About 20 years ago, from August to September 1988, collective crimes were committed in Iran. As Ayatollah Khomeini drank the “poison chalice” and accepted the humiliation of peace treaty with his arch foe, Saddam Hossein, he calmed down his frustration by ordering the executions of the Iranian political prisoners who were spending their prison terms and some of them must have already be released. Khomeini named execution-commissions, mostly formed from devoted Mullahs, to fulfil his order within all political prisoners in Iran.

The exact numbers of executions of 88 and the conditions of executions have never been revealed by the Islamic Republic of Iran (IRI) or by both the media and factions of the regime. Neither have been the cruel dimensions of these crimes mentioned or reported by IRI’s lobby groups in the West which primordially are defending IRI’s parasitic survival.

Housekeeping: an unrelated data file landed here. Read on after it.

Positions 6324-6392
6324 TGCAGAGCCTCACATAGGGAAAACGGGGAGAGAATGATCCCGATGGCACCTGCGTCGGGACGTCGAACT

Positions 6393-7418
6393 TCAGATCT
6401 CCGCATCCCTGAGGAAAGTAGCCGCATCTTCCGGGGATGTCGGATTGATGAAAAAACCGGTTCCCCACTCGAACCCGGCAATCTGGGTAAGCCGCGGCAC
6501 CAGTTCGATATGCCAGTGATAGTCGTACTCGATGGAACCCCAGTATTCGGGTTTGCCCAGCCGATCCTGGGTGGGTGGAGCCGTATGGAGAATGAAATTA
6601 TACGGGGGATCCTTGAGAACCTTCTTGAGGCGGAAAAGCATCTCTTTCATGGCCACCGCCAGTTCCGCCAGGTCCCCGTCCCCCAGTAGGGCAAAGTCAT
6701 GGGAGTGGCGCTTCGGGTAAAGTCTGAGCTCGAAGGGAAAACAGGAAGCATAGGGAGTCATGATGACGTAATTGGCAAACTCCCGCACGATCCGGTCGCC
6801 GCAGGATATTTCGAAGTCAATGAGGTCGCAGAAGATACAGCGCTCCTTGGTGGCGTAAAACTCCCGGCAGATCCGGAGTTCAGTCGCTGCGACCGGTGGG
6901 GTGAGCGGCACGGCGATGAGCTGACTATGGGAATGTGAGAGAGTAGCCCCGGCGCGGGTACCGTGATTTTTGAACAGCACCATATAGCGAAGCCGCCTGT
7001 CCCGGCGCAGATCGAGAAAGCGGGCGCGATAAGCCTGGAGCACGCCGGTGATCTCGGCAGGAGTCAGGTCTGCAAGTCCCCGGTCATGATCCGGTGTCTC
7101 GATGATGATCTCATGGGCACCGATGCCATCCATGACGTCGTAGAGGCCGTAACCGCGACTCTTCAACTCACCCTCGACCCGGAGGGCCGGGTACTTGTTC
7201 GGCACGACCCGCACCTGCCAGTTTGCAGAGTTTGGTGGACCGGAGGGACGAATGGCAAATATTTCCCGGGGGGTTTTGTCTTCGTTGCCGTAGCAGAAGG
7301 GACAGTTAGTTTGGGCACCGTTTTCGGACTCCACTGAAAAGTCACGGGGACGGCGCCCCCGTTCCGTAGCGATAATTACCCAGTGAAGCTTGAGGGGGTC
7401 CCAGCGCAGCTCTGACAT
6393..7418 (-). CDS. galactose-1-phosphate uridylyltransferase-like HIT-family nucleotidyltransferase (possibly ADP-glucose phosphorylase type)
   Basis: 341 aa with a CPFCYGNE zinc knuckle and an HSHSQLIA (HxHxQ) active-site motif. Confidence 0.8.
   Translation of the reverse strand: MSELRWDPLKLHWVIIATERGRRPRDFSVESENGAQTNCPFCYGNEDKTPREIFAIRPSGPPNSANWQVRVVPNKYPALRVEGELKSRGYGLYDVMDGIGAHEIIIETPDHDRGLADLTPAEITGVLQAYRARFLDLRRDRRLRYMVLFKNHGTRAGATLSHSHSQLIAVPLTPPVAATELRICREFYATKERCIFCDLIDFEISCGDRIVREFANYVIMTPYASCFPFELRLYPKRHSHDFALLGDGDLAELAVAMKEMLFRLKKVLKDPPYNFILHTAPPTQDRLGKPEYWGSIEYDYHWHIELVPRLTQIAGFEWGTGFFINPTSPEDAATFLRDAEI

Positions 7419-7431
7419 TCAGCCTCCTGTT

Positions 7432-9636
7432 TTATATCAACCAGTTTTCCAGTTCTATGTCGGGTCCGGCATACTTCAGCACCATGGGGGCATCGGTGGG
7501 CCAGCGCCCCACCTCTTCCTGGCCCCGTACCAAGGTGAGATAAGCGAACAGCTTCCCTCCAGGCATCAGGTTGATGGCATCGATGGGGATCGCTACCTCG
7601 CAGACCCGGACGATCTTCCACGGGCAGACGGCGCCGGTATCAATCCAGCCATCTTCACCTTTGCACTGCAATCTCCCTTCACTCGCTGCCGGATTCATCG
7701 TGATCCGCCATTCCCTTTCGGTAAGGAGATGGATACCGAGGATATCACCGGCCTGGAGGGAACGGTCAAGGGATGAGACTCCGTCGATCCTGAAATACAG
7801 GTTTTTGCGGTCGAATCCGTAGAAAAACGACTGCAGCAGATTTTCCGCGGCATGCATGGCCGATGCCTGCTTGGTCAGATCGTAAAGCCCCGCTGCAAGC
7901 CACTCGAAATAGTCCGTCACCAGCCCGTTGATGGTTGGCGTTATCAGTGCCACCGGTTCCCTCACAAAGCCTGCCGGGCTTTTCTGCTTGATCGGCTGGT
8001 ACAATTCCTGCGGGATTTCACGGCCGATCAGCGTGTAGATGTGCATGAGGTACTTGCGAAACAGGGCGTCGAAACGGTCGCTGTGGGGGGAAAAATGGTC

Different rates are speculated by both IRI’s deserters and rescuers. It varies from at least 4485 names published in the opposition media up to 30000 executions, as estimated by others.
The executed were buried in unmarked mass graves on the outskirts of the towns. In Tehran, one mass burial was accidentally discovered by an Armenian priest who had become curious as to why stray dogs kept digging there for bones. Most victims were young sympathisers of the left organisations and MOK. Many of them were arrested in their teens for reading or distributing an opposition pamphlet or a banned newspaper. The executions followed summary trials and soon included all other political prisoners–leftist and democratic opposition. Many were 12 to 14 years old when arrested.